But Enrich already had a buyer he was working with — Benny Marotta, of Two Sisters Vineyards, who was looking at both properties.

That was when the rumours started, and people in town thought Harvest Barn had already been sold.

Neither of the men know exactly what happened to that deal. Marotta had been talking to the Town, and without revealing what he planned to do with the property, he did say it would be something beautiful for one of the most important intersections of NOTL. But the deal fell through, and Enrich reached out to Erwin, who then began working with Fabian to see it they could make it happen. Not being big developers, there was the matter of trying to finance the purchase, said Erwin, and then working out the myriad details that are involved in taking over a business, before the sale was finally completed last week. They didn't want investors, although it wouldn't have been hard to find them — they wanted to make it a family enterprise, said Erwin, and they did, with some help from his oldest brother. "It took longer than we thought. Buying a business doesn't happen over night."

They are excited about the location, with good soil for growing grapes, and an older, established vineyard planted with mostly bordeaux. "Location is key," said Fabian.

The Wiens and Reis families feel this is a way of ensuring Harvest Barn remains as the community landmark it has become, and they have heard from many friends and neighbours how grateful they are it will remain in the hands of local families.

"All of us are very proud of this," said Erwin. "Harvest Barn is going to remain as it is."
Well, maybe not quite. The women talk about expanding the role of the market. Kevin Baum, long-time manager since the days of Doug Dineley's ownership and the "heart and soul of the operation," will continue to run it, including going to the Ontario Food Terminal to buy the freshest produce and ensuring the best customer service. His decisions about stock will be unhindered, but the women are looking at planning events on the property, working with locals to make it even more of a fixture in the community, "to enhance the local experience," said Dorothy. They will start with some 'welcome back, we appreciate your support' type of events, they plan to sell local products, and make it once again about loyal local customers.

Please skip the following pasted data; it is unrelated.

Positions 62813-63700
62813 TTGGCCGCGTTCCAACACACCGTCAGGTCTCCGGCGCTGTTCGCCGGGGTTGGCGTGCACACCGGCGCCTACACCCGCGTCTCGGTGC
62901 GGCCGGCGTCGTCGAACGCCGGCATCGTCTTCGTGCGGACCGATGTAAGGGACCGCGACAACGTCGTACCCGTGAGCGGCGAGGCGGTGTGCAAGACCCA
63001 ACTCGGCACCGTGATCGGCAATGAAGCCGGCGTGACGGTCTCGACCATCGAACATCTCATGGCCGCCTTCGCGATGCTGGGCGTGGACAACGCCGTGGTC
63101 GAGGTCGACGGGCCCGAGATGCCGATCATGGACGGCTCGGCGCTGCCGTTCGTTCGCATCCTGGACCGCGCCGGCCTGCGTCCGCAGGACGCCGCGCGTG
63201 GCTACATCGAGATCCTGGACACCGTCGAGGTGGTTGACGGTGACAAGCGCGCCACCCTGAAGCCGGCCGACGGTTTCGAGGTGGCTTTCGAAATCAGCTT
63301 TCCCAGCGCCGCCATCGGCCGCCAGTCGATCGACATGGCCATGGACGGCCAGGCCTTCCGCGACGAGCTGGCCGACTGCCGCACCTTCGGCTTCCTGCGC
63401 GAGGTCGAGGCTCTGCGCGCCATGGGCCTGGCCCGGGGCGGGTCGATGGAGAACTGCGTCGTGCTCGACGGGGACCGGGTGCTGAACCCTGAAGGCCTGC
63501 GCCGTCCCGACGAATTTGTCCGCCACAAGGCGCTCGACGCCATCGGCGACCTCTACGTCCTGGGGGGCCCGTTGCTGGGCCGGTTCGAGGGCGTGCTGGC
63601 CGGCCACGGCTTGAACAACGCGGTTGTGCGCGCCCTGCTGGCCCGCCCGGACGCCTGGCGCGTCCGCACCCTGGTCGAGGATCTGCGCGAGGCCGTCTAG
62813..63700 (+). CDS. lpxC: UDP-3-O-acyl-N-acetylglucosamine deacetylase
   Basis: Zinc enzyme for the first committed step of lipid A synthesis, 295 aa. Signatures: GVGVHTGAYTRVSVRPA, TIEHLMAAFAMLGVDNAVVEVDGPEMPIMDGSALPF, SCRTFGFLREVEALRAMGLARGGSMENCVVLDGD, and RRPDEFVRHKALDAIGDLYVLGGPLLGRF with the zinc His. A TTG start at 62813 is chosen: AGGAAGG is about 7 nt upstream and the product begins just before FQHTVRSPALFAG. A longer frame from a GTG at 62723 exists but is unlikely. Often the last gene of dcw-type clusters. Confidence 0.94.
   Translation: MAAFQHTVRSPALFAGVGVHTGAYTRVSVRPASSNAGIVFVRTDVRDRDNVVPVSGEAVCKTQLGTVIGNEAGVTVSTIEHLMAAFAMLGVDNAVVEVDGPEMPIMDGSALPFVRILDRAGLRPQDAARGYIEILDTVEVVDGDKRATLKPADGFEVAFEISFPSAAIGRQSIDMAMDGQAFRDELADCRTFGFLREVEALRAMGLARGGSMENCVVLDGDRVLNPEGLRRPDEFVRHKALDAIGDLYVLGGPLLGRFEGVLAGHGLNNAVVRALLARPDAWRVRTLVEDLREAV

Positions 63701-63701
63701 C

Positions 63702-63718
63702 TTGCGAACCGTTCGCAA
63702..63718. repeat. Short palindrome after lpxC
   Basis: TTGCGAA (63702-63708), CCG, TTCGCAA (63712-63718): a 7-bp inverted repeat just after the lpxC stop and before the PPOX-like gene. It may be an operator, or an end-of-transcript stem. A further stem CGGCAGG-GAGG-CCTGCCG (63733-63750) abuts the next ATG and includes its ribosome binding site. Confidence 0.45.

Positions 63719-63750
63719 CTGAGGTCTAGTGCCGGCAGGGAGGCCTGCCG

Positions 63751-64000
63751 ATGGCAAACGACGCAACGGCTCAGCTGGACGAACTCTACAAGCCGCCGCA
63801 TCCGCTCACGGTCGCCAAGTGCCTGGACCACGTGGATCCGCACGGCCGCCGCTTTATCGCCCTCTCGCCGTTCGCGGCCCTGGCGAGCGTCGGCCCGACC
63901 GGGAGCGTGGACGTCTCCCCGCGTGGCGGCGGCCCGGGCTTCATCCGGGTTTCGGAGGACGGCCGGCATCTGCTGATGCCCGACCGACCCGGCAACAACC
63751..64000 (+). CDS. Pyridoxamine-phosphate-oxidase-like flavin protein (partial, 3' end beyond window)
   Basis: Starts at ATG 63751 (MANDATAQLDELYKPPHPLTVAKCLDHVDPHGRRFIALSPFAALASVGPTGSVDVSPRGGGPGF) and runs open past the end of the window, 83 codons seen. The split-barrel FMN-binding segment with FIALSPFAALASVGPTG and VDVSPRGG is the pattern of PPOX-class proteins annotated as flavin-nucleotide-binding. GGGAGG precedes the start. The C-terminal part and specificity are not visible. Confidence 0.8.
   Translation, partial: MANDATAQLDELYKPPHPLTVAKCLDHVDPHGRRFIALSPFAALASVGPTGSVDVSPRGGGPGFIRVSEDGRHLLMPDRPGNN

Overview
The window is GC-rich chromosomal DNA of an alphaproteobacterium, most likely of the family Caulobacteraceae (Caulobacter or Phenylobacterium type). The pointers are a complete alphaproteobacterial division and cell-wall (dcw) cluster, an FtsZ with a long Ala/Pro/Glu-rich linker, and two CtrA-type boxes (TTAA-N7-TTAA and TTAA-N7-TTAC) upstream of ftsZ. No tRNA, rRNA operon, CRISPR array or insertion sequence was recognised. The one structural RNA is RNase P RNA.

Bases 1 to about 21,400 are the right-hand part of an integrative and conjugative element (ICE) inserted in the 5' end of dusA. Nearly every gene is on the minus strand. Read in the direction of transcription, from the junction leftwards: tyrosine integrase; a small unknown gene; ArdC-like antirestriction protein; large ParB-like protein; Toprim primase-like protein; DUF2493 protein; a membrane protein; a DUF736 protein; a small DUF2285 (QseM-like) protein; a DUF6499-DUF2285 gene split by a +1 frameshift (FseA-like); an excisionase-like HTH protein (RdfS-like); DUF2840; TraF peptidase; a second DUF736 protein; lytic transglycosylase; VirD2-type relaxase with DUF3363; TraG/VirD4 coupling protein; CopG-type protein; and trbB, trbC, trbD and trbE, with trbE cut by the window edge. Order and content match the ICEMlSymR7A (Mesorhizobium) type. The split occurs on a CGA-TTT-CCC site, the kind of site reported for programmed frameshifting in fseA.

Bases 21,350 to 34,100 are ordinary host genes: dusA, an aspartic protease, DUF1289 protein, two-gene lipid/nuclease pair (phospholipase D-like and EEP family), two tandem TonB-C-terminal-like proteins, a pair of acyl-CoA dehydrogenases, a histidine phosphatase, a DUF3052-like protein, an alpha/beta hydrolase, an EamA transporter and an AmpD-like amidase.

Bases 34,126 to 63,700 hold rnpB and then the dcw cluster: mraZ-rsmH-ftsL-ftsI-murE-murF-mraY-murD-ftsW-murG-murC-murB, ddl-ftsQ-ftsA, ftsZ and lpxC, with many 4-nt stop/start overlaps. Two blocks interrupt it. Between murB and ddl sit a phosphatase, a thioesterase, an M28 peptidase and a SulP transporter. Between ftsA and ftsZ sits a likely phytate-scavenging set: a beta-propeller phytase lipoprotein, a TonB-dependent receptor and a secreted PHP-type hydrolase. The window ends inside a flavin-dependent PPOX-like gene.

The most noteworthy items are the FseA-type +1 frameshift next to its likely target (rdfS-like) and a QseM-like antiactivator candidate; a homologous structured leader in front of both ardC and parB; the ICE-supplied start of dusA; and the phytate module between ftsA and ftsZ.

"The grocery store business is not the easiest," said Fabian. "There are lots of big chains out there, lots of competition. We want to make sure this stays the same local Harvest Barn."

"We didn't expect to get into this business," added Stephanie. "We've become very passionate about it, and about enhancing that local, community feel." 

The transition to the new owners will appear seamless, but the winery has been closed for about a week, with a reopening likely this weekend. It needs a little sprucing up, said Dorothy. It has a bit of a neglected look about it, and they want to give it a little TLC. When they open, they will be selling Rancourt wines for now. Their Ferox vintage is on the shelves of Reif Estate Winery, thanks to the support of Klaus Reif, and is available online and on the wine list of The Pie Plate in Virgi and a few other restaurants.

There will be an official opening of the winery in the future, but for now, the new owners are encouraging locals to stop in for a visit.

As for the wine they will sell once Ferox becomes the winery name and brand, "we've set the bar high," said Erwin.

"And we can honestly call it a family estate winery," said Dorothy.

For Fabian, "this is part of the story now, our story."